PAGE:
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A U.S. District Court has dismissed a Fair Labor Standards Act case in which Chicago police charged the police department maintained an unwritten policy of denying them compensation for off-duty work they performed on their department-issued BlackBerry devices.
The case was filed in May 2010 by Sgt. Jeffrey Allen on behalf of himself and current and former police personnel assigned to the department's Bureau of Organized Crime, according to last week's ruling by the U.S. District Court in Chicago in Jeffrey Allen et al. v. City of Chicago.
Fifty-one plaintiffs eventually participated in the case, which was certified a conditional class action, according to the ruling filed Thursday by Magistrate Judge Sidney I. Schenkier. The ruling follows a six-day trial held in August.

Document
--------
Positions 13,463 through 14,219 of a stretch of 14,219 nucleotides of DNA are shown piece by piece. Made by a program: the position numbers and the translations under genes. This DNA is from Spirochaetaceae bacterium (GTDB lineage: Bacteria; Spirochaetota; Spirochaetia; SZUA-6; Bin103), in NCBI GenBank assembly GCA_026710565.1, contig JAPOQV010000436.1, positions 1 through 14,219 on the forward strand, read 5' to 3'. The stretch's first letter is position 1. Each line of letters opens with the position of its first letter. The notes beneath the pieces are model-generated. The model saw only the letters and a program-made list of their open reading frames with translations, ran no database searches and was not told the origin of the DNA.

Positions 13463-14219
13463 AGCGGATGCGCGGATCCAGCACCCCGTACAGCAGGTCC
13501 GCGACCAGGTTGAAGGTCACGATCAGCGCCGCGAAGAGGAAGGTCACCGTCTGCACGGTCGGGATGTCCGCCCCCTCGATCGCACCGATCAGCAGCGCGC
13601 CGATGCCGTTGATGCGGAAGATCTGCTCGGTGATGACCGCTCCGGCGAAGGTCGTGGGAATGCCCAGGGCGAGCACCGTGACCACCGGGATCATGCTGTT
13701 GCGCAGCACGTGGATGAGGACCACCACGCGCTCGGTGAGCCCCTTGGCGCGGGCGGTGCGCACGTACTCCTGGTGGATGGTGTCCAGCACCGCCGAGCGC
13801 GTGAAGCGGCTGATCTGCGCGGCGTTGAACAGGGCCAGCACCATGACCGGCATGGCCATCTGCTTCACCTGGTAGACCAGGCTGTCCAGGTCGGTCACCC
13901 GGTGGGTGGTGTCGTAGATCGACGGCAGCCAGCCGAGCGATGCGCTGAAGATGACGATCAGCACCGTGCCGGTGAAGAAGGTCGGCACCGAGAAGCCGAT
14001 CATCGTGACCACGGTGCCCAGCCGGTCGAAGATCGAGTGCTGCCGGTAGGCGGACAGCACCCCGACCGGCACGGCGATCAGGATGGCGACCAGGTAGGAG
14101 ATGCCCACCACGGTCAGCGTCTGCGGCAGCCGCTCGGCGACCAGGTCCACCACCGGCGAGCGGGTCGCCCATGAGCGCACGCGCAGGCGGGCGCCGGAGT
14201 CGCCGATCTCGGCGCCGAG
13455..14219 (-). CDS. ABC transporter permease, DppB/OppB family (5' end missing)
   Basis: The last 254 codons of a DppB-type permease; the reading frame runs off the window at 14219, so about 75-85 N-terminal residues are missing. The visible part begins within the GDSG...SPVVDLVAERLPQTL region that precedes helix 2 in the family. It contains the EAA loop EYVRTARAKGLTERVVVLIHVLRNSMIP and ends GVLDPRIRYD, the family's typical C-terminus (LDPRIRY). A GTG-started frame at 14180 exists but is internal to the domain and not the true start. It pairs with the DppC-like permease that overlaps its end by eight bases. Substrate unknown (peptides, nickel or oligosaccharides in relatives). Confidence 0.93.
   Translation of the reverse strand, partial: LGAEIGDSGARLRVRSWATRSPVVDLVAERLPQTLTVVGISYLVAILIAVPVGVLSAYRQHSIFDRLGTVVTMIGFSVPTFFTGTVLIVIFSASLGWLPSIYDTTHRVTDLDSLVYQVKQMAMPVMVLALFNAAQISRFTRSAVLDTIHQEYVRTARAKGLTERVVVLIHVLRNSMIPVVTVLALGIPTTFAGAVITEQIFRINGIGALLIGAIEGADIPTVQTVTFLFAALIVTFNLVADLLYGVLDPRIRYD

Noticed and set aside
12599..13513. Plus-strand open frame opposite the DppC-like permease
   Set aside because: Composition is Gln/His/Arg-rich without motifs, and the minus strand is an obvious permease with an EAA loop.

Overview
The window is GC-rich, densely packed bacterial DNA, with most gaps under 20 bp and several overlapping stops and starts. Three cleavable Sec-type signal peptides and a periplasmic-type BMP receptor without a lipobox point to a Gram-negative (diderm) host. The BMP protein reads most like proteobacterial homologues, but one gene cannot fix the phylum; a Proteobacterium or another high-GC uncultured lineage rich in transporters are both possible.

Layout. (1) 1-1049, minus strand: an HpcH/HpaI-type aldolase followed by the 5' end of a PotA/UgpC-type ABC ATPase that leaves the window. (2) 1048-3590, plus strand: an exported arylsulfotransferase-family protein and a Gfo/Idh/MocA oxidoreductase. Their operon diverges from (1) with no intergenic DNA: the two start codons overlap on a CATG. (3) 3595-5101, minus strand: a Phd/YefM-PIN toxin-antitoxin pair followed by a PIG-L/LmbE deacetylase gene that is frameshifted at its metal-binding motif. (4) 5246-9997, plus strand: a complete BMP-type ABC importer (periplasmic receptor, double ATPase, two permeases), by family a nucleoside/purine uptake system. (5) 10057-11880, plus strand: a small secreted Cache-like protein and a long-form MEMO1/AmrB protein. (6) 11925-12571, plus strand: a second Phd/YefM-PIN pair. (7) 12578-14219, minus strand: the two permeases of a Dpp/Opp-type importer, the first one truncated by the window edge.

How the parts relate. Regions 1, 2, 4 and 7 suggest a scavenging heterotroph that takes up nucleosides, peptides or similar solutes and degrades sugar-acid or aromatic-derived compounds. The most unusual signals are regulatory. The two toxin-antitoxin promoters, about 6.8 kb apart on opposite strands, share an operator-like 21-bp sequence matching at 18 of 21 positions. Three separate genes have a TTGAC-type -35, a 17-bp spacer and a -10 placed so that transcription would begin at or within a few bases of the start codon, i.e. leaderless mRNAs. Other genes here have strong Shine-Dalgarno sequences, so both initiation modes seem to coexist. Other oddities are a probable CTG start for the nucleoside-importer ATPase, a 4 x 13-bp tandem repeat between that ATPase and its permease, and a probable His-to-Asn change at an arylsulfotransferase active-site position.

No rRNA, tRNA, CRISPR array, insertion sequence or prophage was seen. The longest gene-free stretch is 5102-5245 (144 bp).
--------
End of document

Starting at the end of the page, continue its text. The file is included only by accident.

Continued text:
“We conclude that plaintiffs have not proven that the City maintained an unwritten policy to deprive plaintiffs of payment for off-duty work performed on their BlackBerrys,” said the ruling, in dismissing the case.
Although some plaintiffs maintained there was a “pervasive culture or understanding” this work would not be compensated, “The evidence established that several plaintiffs submitted time-due slips for off-duty work performed on their BlackBerrys, and that they were never denied compensation for this work.
“The evidence also shows that at least two supervisors … approved time-due slips for duty work they knew was performed on the BlackBerrys. No plaintiff was ever told that he or she should not submit time-due slips for off-duty BlackBerry work,” said Judge Schenkier in his ruling.
“Thus, we conclude that plaintiffs fell far short of showing a uniform culture or well-grounded understanding that their off-duty BlackBerry work would not be compensated” by the Bureau of Organized Crime, the ruling said.
The U.S. Department of Labor may issue a final proposal that will change the highly litigated, so-called “white-collar exemptions” for overtime with respect to workers' duties without giving employers the opportunity to comment on the matter.